My bf was the opposite.  He had adhd but they just told his parents he was a spoiled brat :-).  He made it thru a Master's Degree though.  At this age, he does not take meds & says the condition helps him get all he needs done.  ~Mary

  4. I am married to a man with ADD-he could never sit still long enough for a college degree but the way his mind works is almost scary.  He has two patented inventions-and if I could keep his mind on any one thing long enough, there would probably be more patents.  He has created automated machines in his shop that most engineers would scratch their heads at. When he works through the night in his shop it scares me to walk in to see what is next.  An ADD man with a genius mind-and something else to live with. LOL  Hope all is well with you-take care

  5. My 14 yr old son has Major ADHD and is highly intelligent, My 15 yr old Daughter as ADD with average intelligence but can't concentrate hard enough to be a better student. Having this disorder is frustrating enough without other people's ignorance thinking that just because other people have this disorder means they are dumb. Where I ran into problems with my son was before he was diagnosed people just thought he was a discipline problem...We learn as we go right?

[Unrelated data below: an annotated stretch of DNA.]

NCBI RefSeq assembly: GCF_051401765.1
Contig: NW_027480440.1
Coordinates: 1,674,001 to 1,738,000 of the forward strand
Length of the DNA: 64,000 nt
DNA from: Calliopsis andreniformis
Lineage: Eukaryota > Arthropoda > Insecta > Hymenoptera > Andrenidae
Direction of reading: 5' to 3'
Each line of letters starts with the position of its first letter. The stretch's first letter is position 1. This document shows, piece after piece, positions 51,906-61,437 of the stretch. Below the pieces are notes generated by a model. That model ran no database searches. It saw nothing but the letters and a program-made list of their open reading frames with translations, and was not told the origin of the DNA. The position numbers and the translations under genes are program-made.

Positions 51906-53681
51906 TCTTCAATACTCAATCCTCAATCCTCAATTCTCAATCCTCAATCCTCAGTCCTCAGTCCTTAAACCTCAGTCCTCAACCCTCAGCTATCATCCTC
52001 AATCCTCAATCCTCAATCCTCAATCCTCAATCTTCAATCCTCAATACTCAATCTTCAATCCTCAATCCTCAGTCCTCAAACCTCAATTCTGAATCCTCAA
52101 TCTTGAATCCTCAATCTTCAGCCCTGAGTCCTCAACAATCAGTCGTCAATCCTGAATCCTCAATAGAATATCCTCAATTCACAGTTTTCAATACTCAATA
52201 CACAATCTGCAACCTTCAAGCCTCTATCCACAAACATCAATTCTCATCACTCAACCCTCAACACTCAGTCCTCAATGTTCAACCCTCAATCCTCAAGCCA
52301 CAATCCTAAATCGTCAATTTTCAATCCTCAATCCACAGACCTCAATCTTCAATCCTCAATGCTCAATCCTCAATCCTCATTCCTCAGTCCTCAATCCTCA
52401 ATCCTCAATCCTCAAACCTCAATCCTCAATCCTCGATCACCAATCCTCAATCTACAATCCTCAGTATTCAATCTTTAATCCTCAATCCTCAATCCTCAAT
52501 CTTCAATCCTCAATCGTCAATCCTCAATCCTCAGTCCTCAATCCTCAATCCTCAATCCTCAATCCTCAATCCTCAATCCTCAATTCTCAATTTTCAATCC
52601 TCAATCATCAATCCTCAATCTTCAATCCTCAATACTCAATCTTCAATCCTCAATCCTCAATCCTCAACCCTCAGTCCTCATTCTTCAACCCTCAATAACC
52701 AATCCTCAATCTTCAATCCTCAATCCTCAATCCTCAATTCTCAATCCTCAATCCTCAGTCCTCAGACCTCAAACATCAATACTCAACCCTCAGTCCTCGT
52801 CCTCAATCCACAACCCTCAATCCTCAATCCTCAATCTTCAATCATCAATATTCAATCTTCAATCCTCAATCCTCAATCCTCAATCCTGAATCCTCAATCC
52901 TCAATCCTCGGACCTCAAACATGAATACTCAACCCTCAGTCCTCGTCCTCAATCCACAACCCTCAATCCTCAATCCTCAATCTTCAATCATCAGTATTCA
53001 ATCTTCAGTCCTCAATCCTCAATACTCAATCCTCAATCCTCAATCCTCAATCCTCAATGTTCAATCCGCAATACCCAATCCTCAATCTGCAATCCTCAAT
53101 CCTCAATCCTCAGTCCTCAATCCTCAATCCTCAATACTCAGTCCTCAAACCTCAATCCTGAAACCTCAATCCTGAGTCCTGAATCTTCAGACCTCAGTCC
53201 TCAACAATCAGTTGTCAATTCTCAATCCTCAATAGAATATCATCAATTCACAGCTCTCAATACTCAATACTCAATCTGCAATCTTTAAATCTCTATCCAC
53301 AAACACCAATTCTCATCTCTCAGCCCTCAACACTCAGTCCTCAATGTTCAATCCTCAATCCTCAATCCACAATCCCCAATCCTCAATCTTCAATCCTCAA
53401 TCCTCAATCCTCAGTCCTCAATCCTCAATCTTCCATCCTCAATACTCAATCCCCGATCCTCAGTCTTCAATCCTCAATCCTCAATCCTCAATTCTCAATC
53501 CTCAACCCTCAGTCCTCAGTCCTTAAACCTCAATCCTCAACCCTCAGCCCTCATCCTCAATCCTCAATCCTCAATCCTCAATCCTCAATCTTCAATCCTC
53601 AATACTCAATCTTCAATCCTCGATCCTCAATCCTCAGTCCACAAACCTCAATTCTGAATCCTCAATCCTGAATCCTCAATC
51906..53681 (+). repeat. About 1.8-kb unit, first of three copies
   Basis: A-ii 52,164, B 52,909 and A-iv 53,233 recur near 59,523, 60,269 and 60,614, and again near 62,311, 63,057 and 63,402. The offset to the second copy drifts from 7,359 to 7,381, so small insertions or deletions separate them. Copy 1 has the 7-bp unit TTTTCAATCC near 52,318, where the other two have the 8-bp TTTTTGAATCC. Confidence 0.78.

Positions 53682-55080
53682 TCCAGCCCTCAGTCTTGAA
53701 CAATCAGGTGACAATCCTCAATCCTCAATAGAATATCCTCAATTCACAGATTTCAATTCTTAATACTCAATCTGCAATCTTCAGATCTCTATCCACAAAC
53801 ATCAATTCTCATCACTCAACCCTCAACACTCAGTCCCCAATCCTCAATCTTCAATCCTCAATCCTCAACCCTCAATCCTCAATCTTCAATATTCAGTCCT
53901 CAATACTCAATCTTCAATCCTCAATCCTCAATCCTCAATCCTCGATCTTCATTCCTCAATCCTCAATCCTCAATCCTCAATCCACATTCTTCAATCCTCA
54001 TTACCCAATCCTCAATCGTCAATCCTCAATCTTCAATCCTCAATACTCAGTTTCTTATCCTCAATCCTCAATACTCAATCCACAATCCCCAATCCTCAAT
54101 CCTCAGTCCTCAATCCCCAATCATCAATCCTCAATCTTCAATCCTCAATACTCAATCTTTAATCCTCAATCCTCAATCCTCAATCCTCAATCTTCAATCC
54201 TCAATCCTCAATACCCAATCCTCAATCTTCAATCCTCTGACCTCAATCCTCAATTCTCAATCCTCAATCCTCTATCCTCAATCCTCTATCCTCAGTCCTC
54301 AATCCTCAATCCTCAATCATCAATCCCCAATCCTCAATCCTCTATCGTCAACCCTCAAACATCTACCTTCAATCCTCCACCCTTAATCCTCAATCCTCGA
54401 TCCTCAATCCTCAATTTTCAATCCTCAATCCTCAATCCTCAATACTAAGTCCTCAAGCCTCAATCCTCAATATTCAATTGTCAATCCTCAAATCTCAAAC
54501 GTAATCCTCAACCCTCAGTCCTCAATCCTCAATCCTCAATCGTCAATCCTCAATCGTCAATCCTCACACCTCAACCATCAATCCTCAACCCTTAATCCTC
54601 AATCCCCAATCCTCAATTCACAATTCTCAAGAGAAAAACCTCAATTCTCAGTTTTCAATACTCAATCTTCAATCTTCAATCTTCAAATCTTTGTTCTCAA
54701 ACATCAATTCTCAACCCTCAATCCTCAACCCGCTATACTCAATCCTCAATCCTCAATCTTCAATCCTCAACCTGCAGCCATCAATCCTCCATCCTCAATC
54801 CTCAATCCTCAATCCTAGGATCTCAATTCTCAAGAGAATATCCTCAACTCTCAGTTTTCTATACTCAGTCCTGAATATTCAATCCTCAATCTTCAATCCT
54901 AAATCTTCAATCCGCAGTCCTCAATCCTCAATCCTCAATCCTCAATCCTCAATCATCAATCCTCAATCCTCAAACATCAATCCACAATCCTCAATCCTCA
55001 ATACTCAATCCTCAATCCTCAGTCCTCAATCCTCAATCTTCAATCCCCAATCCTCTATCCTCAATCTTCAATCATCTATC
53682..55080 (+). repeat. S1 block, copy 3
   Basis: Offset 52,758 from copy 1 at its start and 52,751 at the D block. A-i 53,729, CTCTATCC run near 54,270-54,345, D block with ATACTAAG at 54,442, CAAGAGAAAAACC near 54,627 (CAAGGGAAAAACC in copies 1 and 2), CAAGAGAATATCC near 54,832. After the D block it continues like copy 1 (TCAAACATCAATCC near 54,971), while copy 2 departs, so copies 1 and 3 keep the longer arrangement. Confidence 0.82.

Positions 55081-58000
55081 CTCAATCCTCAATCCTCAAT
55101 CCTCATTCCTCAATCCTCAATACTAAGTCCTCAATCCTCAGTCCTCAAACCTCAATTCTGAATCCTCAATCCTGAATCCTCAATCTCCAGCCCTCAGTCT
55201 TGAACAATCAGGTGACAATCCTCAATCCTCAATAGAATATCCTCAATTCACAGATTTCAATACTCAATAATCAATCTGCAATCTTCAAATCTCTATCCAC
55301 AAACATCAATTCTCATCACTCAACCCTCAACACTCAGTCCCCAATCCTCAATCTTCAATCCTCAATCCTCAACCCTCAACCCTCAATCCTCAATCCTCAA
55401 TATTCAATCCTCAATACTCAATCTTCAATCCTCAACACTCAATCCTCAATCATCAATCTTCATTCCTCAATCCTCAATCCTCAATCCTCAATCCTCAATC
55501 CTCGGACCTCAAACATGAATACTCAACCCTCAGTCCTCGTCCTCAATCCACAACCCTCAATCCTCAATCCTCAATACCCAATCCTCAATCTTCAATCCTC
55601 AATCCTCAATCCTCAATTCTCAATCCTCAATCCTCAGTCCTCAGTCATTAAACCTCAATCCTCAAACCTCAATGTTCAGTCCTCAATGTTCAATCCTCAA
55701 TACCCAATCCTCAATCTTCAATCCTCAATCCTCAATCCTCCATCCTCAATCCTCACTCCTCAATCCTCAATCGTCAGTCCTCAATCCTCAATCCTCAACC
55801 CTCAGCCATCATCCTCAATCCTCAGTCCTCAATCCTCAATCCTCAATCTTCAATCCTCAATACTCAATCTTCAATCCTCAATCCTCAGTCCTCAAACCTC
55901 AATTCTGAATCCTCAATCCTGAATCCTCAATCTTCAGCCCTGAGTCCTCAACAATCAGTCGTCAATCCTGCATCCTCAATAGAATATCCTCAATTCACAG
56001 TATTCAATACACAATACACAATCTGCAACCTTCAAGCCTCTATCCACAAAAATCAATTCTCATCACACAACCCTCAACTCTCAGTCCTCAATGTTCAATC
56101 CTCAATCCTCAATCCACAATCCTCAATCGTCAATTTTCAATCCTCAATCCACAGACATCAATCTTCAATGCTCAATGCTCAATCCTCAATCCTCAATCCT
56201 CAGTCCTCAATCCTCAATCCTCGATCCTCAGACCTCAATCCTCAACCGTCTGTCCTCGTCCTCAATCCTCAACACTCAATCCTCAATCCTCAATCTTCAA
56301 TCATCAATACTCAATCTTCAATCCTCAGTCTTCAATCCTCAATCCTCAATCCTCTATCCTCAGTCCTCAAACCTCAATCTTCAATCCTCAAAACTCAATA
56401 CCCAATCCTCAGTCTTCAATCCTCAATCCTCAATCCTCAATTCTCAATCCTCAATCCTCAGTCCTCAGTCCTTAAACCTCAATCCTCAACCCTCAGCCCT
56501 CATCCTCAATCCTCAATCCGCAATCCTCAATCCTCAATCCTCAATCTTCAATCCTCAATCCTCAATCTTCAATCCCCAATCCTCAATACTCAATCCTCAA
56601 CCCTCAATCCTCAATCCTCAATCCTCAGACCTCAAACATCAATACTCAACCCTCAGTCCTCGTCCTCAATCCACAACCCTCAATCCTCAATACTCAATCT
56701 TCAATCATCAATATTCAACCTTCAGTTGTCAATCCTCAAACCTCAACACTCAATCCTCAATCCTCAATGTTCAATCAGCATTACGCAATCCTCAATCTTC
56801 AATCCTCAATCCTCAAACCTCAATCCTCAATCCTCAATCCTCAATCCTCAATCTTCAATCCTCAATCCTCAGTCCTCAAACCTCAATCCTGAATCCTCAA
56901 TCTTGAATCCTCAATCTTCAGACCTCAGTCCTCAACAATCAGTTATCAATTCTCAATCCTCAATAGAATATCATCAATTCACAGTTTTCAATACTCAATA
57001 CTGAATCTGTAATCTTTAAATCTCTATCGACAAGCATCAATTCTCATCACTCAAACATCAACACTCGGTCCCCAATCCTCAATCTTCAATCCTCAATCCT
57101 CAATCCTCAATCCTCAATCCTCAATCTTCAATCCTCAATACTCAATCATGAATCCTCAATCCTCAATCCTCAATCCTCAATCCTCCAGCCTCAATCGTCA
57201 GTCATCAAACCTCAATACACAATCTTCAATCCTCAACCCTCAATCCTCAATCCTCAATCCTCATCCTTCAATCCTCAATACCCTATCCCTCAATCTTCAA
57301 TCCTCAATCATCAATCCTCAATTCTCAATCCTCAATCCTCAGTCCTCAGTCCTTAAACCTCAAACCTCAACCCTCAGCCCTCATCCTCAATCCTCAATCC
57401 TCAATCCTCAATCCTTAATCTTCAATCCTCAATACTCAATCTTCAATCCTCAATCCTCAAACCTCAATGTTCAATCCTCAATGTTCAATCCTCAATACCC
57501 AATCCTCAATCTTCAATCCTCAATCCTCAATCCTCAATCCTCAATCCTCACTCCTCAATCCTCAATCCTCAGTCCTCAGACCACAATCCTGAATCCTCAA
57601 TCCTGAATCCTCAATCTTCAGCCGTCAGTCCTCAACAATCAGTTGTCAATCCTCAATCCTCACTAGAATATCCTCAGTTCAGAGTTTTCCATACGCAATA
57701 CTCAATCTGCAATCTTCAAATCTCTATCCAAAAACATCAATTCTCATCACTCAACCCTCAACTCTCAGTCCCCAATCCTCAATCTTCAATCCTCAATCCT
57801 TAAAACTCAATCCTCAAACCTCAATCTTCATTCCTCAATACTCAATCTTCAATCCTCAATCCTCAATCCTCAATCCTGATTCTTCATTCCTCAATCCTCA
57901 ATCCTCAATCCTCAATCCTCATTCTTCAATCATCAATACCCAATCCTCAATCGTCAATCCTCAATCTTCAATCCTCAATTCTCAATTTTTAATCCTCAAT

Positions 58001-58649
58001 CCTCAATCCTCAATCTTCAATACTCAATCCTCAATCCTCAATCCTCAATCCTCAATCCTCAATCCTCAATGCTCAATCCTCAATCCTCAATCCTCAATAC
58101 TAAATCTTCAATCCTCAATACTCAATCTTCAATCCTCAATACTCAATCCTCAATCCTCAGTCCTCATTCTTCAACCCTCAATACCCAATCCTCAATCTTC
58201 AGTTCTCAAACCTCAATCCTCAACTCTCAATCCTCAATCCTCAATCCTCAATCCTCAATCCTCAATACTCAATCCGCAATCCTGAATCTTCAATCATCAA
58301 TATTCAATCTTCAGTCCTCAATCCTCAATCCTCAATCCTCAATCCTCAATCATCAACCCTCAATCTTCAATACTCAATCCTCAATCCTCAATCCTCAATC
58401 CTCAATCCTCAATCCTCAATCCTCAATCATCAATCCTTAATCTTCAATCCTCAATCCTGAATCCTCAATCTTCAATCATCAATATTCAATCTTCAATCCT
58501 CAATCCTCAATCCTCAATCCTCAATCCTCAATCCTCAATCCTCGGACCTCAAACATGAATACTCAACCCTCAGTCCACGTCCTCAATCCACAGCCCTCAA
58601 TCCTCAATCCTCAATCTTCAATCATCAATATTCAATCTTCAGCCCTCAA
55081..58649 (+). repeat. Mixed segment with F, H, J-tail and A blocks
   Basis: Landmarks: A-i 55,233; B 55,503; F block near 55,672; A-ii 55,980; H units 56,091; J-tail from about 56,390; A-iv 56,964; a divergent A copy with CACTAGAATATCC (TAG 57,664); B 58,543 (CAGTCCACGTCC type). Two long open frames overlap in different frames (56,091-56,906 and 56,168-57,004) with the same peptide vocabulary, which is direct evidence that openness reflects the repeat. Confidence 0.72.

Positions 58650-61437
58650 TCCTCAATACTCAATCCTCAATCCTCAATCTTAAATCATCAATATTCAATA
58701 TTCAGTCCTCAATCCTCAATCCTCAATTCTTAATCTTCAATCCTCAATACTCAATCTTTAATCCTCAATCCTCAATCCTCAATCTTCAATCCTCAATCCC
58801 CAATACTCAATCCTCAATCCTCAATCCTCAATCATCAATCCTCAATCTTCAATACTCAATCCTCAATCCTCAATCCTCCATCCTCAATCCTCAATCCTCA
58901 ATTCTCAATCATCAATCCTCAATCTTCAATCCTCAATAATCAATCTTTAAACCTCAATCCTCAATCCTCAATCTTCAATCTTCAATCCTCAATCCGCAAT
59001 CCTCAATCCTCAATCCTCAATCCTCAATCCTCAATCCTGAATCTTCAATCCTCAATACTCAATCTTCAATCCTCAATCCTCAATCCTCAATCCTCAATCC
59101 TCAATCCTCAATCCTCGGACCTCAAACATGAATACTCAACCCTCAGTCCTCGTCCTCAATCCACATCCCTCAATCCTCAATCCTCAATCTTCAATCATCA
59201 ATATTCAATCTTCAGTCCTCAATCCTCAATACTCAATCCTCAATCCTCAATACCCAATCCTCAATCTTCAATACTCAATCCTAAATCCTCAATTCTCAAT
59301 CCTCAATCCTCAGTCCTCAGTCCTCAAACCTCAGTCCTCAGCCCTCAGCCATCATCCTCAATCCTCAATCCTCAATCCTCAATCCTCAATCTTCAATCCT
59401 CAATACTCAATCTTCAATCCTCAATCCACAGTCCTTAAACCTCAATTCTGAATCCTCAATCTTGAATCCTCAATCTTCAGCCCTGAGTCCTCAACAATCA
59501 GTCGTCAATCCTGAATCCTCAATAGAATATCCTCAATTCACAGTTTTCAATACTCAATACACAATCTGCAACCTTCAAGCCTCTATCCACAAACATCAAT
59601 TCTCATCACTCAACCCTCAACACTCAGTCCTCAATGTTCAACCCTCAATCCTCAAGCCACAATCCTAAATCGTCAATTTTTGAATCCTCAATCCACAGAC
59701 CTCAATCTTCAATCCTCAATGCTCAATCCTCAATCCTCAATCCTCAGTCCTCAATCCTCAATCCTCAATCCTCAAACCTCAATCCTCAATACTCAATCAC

6. Ignorant people drive me insane!!  AD/HD people often have very high IQs.  AGGGHHHHHH!!!!!!  


  7. A simple Fact. Most HIGH IQ's have ADD or ADHD. just a fact. And your right, education, fancy degree's does not mean the best of actual knowledge :) LOL
    I loved this entry!

  8. P.S. From you ADD friend :) lol

  9. Howdy doody... back to leave a comment. One thing about commenting so late on an entry is the likelihood of others reading that comment is slight... alas for the late sleeper and bloomers. My thoughts...
    FIRST I must express a pet peeve that digs into my philosophy about disability in general and that is I believe in using "person first" language when describing a person with a disability. i.e. I am a man with ADHD not an ADHD man, or ADHD Dad, etc. the reasoning behind this is to put the emphasis on the PERSON, not the disability. Small thing perhaps but attitude and perception are so very much intertwined with the whole issue of disability.
    SECOND: I am doing my PhD research on college students with ADHD. It aint an easy road... kudos to you for all your accomplishments. The biggest obstacles are often institutional. A university knows how and what to do with an individual in a wheel chair, a person who is visually impaired, etc. However, take a hidden disability that continues to be embroiled in controversy and the lines become blurred. Hard, empirical evidence must be provided that the disability exists before most Disability Offices will act. The individual has to be a strong advocate and step forward to ask for help. Many high school programs prepare the student for the cognitive aspect of higher ed but NOT how to develop and use self efficacy, advocate for what he or she needs. All along they've had a team of folks helping and watching out... THEN WHAMO! on your own.
    Think I'm outa space. Thanks for sharing this entry, very enlightening. Keep at it please.